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Resources for gardening in fall --- when it finally gets here

Bookmark these sites now for easy reference

Lady beetle on bean leaves
A lady beetle rests on bell bean plants, which are
an excellent cover crop. (Photo: Kathy Morrison)




Autumn officially begins in a little less than three weeks. The rest of the country is starting to shut down the gardening season, but not California. If the weather cooperates -- and that's no sure bet these days in the Sacramento region -- gardeners here can indulge in a favorite activity: Fall planting.

Warm soil and cooler nights, with somewhat lower daytime temps, combine for perfect planting conditions, especially for perennials. The conditions also are good for cool-weather vegetable transplants, fall/winter annuals and some trees. This window should last through October at least.

Normally at this time of year, I make a beeline to the Fair Oaks Horticulture Center's September Open Garden. I like to see what the UCCE Sacramento County master gardeners are planting for fall and to talk about what went right over the summer.

But it was just announced that the Sept. 12 event is canceled. No surprise there, given the continued COVID-19 risk and limits on group gatherings.

But the master gardeners are still around, busy and answering questions, online though not by phone. And they have a wonderful website full of information to guide any gardener through fall planting.

Specific information that I refer to often includes:

-- This handy planting chart for the Sacramento region. It shows, for example, that now through mid-October is the best time for planting carrots from seed, but it's best to wait until mid-September to plant spinach seeds.

-- The most complete guide to growing vegetables you'll ever find in just 7 pages. For this time of year, it includes important advice about rotating crops to prevent disease and pest build-up:

"Finally, make it a habit to change the location of crops each year. Rotating crops in the garden not only enhances soil fertility, but it can be effective against insect and disease pests that develop on a narrow range of vegetable plants. Moving crops to different sites isolates such pests from their food sources. This practice reduces the chances that soil-borne insect and disease pests will gain a permanent foothold in your garden."

-- Cover cropping guidelines . This is such a good practice to improve soil health. If you have a spot that's not going to be planted for fall, designate it for a cover crop.

-- Unlike most of the Hort Center, the Water Efficient Landscape area is open to the public during normal Fair Oaks Park hours. Check it out online or on site for ideas on planting natives and other perennials that can beautify your garden while using little water. Again, fall's the best time for planting perennials!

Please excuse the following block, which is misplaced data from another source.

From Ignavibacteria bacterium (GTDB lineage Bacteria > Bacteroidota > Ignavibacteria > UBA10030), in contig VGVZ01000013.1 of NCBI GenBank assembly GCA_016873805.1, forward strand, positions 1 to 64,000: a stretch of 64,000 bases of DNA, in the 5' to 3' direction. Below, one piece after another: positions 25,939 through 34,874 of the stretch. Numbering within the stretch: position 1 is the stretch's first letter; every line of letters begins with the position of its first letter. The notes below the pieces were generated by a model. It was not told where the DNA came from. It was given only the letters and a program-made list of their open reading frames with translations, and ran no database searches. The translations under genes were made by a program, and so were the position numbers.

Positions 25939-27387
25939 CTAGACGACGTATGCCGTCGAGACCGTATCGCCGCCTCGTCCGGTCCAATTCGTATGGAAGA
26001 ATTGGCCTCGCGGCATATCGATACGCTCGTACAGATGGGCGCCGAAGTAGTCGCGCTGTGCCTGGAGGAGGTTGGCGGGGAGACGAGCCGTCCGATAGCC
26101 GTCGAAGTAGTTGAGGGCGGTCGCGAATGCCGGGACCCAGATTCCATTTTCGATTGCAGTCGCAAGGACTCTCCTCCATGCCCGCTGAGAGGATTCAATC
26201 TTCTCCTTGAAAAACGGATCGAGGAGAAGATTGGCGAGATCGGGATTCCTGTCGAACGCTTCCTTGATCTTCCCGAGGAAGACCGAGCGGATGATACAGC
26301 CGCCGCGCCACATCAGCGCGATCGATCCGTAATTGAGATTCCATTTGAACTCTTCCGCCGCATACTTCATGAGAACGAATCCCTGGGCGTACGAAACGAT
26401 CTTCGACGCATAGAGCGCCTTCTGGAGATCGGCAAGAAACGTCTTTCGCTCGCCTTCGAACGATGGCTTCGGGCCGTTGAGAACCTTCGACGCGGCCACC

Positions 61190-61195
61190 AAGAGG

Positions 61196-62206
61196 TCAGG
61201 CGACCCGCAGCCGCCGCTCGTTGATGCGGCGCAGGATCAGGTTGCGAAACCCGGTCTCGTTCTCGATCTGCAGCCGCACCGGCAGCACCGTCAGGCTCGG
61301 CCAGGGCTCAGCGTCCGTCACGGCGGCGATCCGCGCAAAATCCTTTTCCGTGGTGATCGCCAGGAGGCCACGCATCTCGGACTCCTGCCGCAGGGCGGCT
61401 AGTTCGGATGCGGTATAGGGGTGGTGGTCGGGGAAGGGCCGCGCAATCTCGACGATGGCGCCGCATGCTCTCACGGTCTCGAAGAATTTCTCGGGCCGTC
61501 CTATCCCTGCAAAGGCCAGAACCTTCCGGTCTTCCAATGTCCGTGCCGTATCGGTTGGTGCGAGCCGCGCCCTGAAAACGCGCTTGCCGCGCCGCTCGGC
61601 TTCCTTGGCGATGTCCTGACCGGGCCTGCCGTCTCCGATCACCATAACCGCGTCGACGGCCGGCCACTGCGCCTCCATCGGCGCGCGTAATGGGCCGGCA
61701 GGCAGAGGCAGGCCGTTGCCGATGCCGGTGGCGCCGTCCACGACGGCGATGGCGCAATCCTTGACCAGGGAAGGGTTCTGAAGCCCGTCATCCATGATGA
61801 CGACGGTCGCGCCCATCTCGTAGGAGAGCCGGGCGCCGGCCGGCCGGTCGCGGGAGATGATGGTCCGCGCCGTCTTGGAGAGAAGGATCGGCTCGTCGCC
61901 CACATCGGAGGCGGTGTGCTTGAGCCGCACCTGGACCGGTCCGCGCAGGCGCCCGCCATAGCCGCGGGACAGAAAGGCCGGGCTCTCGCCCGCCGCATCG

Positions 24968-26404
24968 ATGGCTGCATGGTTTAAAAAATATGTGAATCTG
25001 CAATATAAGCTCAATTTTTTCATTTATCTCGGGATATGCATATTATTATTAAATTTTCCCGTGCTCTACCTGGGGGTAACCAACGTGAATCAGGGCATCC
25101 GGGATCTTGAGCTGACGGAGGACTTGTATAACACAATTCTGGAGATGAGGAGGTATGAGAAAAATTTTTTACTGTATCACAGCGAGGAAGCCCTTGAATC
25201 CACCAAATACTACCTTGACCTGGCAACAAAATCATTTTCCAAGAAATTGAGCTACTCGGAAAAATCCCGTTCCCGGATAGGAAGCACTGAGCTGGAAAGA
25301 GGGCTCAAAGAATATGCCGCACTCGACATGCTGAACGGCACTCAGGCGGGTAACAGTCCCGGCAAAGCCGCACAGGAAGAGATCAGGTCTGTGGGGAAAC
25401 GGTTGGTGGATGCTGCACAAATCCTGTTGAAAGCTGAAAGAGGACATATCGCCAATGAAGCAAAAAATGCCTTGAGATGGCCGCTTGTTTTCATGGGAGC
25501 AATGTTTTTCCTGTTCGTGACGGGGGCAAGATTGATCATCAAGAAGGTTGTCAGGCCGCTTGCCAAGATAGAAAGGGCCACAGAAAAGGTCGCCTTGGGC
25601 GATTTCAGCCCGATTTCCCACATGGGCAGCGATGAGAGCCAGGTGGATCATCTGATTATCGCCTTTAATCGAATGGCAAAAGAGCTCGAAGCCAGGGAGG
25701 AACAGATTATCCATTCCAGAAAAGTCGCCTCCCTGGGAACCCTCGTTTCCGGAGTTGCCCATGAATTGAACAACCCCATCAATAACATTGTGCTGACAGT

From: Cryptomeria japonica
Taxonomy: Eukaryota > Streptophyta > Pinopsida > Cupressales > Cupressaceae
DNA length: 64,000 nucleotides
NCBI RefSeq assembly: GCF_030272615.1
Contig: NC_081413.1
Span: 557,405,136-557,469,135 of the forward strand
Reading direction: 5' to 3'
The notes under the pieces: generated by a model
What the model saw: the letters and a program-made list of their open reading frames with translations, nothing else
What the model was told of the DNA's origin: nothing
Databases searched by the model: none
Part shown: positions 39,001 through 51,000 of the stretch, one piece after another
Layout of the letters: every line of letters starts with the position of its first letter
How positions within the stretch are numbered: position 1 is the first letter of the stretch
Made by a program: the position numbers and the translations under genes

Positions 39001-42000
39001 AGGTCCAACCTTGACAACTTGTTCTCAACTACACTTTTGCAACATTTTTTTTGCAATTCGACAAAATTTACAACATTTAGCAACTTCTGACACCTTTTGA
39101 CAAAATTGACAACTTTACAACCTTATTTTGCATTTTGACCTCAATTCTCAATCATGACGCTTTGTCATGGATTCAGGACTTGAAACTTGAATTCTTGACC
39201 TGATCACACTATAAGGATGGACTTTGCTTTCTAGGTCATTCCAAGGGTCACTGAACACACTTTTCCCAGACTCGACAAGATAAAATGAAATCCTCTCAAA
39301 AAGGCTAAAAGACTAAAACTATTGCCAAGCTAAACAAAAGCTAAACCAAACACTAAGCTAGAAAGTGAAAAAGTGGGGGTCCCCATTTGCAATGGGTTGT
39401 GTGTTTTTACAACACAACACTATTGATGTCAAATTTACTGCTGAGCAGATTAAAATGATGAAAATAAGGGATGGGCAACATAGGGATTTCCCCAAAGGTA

In addition to the Sacramento master gardeners' website, some other good regional resources for fall planting:

-- Peaceful Valley Farm and Garden Supply, at groworganic.com , has a number of how-to videos. Here's one on choosing and planting garlic , a timely topic.

-- The UCCE master gardeners of El Dorado County at 9 a.m. this Saturday are offering a free Zoom class, "Fall and Winter Vegetables Part 2." Go to their Facebook page to register and get the link. Part 1, held Aug. 22, was recorded and can be viewed on YouTube at the UCCE Central Sierra site .

-- And Farmer Fred Hoffman has some great reminders in his post "What NOT to do in the garden in fall."




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Garden Checklist for week of May 19

Temperatures will be a bit higher than normal in the afternoons this week. Take care of chores early in the day – then enjoy the afternoon. It’s time to smell the roses.

* Plant, plant, plant! It’s prime planting season in the Sacramento area. If you haven’t already, it’s time to set out those tomato transplants along with peppers and eggplants. Pinch off any flowers on new transplants to make them concentrate on establishing roots instead of setting premature fruit.

* Direct-seed melons, cucumbers, summer squash, corn, radishes, pumpkins and annual herbs such as basil.

* Harvest cabbage, lettuce, peas and green onions.

* In the flower garden, direct-seed sunflowers, cosmos, salvia, zinnias, marigolds, celosia and asters.

* Plant dahlia tubers. Other perennials to set out include verbena, coreopsis, coneflower and astilbe.

* Transplant petunias, marigolds and perennial flowers such as astilbe, columbine, coneflowers, coreopsis, dahlias, rudbeckia and verbena.

* Keep an eye out for slugs, snails, earwigs and aphids that want to dine on tender new growth.

* Feed summer bloomers with a balanced fertilizer.

* For continued bloom, cut off spent flowers on roses as well as other flowering plants.

* Don’t forget to water. Seedlings need moisture. Deep watering will help build strong roots and healthy plants.

* Add mulch to the garden to help keep that precious water from evaporating. Mulch also cuts down on weeds. But don’t let it mound around the stems or trunks of trees or shrubs. Leave about a 6-inch to 1-foot circle to avoid crown rot or other problems.

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